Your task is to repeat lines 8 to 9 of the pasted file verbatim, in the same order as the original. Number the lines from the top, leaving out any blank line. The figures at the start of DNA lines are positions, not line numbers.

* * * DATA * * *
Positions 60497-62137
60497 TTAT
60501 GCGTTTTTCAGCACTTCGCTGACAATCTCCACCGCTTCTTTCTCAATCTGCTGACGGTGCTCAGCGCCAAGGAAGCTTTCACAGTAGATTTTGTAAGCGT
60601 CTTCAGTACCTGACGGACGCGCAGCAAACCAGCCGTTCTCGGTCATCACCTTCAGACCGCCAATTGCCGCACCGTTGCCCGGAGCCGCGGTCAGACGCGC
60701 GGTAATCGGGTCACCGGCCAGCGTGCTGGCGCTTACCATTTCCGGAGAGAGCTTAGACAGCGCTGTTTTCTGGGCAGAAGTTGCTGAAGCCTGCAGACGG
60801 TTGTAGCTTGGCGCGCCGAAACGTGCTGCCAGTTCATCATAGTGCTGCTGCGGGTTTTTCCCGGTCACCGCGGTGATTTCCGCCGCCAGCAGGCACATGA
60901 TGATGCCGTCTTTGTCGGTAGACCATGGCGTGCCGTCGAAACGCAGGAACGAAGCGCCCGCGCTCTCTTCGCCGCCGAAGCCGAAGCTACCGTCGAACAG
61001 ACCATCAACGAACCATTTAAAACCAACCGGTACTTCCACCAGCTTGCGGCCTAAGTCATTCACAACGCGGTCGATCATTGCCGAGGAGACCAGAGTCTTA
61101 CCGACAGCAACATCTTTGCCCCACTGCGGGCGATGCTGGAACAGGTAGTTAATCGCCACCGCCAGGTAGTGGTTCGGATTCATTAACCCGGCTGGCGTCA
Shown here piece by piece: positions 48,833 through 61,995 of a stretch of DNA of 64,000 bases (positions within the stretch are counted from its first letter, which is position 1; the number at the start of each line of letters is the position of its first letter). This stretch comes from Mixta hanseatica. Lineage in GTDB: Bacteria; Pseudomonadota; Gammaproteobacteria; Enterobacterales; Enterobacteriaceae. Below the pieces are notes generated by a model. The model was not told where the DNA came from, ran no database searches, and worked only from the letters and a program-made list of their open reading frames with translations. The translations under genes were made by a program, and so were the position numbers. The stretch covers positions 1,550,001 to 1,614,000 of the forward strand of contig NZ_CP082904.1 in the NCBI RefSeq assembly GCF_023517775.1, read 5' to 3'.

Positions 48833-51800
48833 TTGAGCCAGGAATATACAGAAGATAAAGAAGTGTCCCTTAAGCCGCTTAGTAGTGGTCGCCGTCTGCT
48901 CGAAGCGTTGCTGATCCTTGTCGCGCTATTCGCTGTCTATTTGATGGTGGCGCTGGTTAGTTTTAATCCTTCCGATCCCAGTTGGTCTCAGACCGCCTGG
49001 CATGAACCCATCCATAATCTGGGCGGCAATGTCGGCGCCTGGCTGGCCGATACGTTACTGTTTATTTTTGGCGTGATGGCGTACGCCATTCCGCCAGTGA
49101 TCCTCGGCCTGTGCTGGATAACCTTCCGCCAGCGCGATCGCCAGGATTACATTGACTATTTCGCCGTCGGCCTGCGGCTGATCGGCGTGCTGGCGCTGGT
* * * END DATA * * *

61001 ACCATCAACGAACCATTTAAAACCAACCGGTACTTCCACCAGCTTGCGGCCTAAGTCATTCACAACGCGGTCGATCATTGCCGAGGAGACCAGAGTCTTA
61101 CCGACAGCAACATCTTTGCCCCACTGCGGGCGATGCTGGAACAGGTAGTTAATCGCCACCGCCAGGTAGTGGTTCGGATTCATTAACCCGGCTGGCGTCA